Tools for the mind

‚ÄčIn a bid to tackle psychological effects of extreme climatic events, including the Hazelwood Mine Fire, a Traralgon counselling service provider has been selected to facilitate 3000 free sessions to Gippsland residents.

In a bid to tackle psychological effects of extreme climatic events, including the Hazelwood Mine Fire, a Traralgon counselling service provider has been selected to facilitate 3000 free sessions to Gippsland residents.

Administered by Gippsland Medicare Local with Commonwealth funding, Relationships Australia Victoria Traralgon branch will deliver a combination of workshops and counselling sessions to those already, or those prone to being, affected by natural disasters over the next 12 months.

“We’re delighted because it means that we are able to provide a really relevant service to people and we’ve done a lot of bushfire work in the past,” Relationships Australia Victoria Traralgon centre manager Jo Huggins said.

“We work with what the community wants, it’s always in consultation in developing what the community needs are.

“We are providing some in-kind support in relation to community liaison activities and promotion.”

While a mental health plan provided by a general practitioner was needed for individual counselling or psychologist sessions, Ms Huggins said the organisation was also looking to run group programs to tackle anxiety leading up to bushfire season.

“The staff doing this work are mental health workers, social workers or psychologists,” Ms Huggins said.

“This work is really good because it allows us to do some group work and we’ll do some preparation for upcoming fire seasons, anxiety management for example.”

She said workers would be co-located in offices of other service providers across Gippsland, including Morwell, Yarram, Orbost and Cann River.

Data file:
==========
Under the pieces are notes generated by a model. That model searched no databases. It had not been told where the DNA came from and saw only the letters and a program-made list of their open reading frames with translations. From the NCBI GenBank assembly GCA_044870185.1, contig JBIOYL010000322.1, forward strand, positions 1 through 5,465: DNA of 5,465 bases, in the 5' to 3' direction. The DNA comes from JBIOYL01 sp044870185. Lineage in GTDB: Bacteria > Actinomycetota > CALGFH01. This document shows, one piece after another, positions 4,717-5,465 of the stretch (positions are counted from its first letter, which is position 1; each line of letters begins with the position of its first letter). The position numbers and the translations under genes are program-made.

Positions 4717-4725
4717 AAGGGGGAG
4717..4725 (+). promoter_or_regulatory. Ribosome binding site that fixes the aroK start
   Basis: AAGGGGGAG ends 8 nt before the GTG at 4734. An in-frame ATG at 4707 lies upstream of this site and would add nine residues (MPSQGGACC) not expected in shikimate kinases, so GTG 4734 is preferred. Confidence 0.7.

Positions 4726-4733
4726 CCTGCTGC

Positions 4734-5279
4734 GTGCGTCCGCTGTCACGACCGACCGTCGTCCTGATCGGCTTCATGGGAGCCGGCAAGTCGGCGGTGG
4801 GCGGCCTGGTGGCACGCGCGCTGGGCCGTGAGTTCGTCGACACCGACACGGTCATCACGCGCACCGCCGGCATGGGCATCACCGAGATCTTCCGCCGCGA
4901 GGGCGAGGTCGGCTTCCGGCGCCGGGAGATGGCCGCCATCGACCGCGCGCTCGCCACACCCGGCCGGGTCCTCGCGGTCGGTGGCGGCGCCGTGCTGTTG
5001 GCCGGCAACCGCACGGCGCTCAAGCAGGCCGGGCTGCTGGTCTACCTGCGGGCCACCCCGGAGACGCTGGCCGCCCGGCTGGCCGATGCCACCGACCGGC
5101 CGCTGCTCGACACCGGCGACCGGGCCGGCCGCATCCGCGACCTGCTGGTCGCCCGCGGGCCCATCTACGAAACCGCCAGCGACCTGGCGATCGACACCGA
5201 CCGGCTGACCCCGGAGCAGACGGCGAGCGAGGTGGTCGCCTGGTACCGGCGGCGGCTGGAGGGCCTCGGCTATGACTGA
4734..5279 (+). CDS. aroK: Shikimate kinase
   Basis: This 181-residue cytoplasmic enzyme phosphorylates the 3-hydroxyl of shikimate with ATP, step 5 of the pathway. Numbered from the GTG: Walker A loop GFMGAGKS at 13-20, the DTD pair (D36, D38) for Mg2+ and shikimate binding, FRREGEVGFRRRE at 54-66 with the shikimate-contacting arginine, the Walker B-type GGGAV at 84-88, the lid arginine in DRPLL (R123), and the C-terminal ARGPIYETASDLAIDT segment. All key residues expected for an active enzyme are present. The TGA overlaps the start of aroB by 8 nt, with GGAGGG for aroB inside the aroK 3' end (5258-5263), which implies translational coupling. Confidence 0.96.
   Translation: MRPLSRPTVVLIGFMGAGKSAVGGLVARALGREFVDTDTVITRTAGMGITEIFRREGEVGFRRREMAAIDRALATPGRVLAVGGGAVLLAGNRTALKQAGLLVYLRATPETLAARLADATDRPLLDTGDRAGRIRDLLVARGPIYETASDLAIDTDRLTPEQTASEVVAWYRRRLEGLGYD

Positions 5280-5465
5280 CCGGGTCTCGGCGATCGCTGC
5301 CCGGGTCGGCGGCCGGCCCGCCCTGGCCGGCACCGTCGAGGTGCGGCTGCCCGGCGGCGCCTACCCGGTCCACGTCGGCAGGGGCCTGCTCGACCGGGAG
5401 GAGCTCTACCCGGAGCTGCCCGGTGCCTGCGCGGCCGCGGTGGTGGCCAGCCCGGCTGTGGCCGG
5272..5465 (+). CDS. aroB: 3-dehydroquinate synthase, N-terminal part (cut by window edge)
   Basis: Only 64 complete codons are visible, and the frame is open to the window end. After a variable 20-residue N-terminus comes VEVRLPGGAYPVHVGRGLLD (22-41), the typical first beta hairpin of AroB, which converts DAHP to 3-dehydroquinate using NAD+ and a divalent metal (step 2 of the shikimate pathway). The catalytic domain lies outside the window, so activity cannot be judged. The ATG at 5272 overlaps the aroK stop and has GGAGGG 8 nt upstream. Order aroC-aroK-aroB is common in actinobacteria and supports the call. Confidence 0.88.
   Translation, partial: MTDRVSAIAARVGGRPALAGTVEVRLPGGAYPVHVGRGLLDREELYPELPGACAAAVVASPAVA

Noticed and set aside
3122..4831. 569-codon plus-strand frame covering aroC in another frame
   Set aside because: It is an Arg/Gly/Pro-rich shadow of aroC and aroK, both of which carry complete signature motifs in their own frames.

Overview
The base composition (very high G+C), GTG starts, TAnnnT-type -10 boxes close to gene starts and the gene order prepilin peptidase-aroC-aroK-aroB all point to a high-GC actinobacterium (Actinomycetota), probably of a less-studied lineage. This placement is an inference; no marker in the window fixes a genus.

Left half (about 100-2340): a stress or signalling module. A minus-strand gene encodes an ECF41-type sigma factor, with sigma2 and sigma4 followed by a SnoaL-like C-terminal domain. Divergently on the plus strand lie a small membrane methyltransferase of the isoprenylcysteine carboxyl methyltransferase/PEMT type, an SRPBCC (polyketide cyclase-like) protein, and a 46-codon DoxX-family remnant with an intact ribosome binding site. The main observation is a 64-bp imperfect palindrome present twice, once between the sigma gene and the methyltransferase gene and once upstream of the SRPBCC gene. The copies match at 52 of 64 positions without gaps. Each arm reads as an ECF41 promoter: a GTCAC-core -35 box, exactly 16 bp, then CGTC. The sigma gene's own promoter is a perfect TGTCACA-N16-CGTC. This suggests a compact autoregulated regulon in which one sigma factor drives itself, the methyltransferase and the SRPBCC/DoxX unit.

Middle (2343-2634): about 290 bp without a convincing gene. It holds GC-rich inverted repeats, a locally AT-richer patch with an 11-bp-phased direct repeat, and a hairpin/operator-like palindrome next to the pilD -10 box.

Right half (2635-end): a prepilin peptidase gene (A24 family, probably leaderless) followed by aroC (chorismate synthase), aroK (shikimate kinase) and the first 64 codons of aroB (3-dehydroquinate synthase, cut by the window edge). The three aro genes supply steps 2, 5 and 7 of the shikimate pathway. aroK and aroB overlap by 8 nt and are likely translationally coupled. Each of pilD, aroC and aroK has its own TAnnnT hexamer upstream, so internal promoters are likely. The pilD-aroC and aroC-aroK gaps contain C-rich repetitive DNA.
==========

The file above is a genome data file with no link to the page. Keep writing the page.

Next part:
“It’s great because we’ve got the capacity to outreach into people’s homes as well if needed,” Ms Huggins said.

The funding will allow the organisation to employ three full-time or five part-time employees for the 12-month funding period.

Voices of the Valley president Wendy Farmer said while the government was late to the party with the funding allocation, the service would be of use to those still suffering from psychological impacts from the recent fires.

“It absolutely should have been provided in the earlier stages, there’s a lot of people and a lot of kids who’ve been impacted quite early,” Mrs Farmer said.

“I remember one mum said her son was transported to another school in Newborough but he didn’t like coming home from school and he said his house hurt him – he should have received help then, not months later.

“I think if people are still experiencing difficulties, even though it might be late, it’s better late than never.”

Mrs Farmer said if people were given the tools to deal with impending disasters, it would result in a better outcome.

“Often psychologists are about giving tools and working with the tools you have to move on,” Mrs Farmer said.

“People need to be able to express how they feel so they can develop tools to help themselves.”

For more information on the free sessions, phone Relationships Australia Victoria on 5175 9500.